“Lego toys build anything. Especially pride.” Lego
Ole Kirk Christiansen, a carpenter from Billund in Denmark started making wooden toys in 1932. He called his company Lego, from Danish leg godt, play well and it also started producing plastic toys in 1947 (now the Lego Group). The interlocking bricks that we now know as Lego started in 1949 and were then called automatic binding bricks. They were partly based on the Kiddikraft self-locking bricks from the UK and consisted of stackable blocks that locked together through the use of round studs on top and a hollow rectangular bottom. Lego bricks were produced with a plastic injection-molding machine, bought in 1947 that made mass production of plastic toys possible.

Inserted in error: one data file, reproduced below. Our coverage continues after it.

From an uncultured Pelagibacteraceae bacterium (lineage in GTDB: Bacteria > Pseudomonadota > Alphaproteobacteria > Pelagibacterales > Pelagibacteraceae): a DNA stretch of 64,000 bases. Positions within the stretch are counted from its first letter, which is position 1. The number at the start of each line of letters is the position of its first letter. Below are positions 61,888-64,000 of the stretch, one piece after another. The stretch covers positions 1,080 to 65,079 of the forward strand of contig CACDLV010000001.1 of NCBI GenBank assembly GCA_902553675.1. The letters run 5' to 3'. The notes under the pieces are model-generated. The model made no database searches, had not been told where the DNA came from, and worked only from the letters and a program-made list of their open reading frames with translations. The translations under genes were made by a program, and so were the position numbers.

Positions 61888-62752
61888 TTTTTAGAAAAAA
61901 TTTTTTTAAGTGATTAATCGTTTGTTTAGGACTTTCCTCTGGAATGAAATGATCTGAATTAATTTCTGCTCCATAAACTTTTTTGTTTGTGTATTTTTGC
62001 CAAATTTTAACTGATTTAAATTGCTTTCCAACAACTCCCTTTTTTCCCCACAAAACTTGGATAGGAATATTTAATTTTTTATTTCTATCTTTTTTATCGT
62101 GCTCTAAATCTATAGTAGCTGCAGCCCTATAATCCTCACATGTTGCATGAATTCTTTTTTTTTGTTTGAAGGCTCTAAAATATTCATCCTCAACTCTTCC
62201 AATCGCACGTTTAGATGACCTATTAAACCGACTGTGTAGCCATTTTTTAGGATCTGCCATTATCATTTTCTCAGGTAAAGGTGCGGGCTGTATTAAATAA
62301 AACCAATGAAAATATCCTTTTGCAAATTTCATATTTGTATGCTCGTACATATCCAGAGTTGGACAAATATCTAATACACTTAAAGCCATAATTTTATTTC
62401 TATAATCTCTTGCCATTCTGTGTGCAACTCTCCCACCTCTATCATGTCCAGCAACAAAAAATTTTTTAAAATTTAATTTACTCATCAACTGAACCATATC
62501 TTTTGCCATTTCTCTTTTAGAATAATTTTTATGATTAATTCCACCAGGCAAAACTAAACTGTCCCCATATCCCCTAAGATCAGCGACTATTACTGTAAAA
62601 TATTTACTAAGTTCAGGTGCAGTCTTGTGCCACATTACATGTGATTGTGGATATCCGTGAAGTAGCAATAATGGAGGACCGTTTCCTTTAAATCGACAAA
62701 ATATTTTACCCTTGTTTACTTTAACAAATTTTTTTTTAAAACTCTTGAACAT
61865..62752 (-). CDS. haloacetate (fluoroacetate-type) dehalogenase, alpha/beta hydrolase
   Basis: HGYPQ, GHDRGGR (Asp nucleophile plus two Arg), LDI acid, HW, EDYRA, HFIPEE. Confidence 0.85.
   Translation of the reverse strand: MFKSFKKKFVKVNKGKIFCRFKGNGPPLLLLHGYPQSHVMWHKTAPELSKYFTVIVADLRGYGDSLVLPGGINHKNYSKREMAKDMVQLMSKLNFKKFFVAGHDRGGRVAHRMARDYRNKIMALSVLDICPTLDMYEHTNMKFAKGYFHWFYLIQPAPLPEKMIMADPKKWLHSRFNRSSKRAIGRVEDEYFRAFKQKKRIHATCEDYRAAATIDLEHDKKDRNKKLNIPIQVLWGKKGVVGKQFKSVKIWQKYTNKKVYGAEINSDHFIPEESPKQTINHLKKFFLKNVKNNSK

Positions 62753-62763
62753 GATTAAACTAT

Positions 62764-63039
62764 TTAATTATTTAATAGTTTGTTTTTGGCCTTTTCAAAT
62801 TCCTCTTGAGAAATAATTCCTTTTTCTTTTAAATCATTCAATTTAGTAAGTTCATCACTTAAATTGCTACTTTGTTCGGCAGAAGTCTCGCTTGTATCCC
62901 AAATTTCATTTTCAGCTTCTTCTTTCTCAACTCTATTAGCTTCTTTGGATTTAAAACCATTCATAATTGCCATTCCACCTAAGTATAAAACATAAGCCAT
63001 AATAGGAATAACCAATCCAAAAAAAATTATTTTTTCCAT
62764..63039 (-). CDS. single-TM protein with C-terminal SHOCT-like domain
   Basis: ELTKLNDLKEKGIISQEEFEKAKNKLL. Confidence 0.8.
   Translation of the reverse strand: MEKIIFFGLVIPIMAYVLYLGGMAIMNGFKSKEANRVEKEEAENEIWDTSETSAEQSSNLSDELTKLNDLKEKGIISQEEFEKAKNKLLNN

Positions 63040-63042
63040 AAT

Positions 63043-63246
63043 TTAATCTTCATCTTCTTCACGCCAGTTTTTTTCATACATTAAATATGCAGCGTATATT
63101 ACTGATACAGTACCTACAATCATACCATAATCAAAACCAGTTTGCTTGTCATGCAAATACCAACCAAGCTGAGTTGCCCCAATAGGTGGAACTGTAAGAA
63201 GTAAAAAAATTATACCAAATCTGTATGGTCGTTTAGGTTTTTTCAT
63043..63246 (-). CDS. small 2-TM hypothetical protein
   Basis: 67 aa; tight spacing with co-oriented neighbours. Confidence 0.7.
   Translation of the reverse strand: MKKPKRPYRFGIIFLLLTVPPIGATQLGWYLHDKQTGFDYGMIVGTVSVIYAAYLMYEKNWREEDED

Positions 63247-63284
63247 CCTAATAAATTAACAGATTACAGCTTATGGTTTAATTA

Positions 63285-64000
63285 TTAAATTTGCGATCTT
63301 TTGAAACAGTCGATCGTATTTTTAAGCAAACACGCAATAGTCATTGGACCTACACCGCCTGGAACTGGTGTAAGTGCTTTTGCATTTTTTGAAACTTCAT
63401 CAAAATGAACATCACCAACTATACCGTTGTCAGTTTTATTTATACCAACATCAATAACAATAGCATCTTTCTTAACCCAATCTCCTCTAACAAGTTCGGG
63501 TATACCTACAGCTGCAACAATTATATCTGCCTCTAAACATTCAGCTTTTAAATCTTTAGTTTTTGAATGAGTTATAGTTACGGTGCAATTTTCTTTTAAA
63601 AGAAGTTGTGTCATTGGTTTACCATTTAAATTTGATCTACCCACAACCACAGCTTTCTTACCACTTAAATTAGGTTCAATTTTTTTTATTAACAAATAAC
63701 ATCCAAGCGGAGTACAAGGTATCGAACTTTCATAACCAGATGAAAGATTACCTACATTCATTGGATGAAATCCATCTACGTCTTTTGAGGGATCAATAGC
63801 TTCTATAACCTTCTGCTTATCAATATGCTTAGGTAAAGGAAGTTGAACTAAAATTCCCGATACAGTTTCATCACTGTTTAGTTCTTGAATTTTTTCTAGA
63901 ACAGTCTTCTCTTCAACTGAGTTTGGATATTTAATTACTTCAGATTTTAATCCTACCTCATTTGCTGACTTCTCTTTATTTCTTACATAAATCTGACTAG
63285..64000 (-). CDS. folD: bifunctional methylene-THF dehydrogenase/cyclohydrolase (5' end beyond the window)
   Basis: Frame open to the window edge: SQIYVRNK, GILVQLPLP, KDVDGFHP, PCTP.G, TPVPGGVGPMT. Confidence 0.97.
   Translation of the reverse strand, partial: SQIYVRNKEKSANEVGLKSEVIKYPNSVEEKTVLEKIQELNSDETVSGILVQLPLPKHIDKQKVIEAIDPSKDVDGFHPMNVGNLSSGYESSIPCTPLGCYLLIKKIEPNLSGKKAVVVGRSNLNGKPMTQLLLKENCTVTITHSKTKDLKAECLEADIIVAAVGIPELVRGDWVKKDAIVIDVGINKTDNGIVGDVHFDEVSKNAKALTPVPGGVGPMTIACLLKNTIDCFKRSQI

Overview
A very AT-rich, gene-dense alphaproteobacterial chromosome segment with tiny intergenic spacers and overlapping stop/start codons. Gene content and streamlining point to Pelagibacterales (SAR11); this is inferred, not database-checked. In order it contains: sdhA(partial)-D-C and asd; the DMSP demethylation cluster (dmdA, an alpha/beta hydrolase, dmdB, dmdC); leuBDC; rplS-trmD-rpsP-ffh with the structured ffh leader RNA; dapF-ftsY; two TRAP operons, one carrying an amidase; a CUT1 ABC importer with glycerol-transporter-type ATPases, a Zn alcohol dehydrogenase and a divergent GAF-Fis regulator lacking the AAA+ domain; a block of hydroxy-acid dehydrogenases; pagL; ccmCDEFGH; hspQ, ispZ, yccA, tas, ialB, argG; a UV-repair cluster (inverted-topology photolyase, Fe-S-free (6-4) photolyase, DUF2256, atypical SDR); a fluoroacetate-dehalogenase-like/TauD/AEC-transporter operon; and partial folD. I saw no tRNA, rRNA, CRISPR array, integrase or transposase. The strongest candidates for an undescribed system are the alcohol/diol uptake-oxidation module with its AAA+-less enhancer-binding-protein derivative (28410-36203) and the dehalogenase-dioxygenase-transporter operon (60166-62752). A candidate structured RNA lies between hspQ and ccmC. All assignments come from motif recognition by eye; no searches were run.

In 1954 Christiansen´s son, Godtfred sensed that Lego could be a big success but he had to find a way to improve their locking ability and their versatility. He changed the material from cellulose acetate to ABS (acrylonitrile butadiene styrene) polymer and the design of the brick was altered. The modern Lego brick was patented on January 28, 1958.
Since that day the Lego Group has produced thousands of different sets of Lego, among which town and city, space, robots, pirates, trains, Vikings, castle, dinosaurs, undersea exploration, and Wild West. Lego is so popular that in 2012 45.7 billion bricks of Lego were produced at a rate of 5.2 million per hour. Other Lego lines are Lego Technic and Duplo for younger children. Besides the toys there are movies, games and six theme parks.
The Lego Group´s motto, Det bedste er ikke for godt, meaning only the best is the best, was invented by Ole Kirk. It was meant to encourage his employees to never economize on quality.
The company is now owned by Kjeld Kirk Kristiansen, a grandchild of Ole Kirk.
The word lego comes from the Danish phrase leg godt, play well.
Lego in other languages: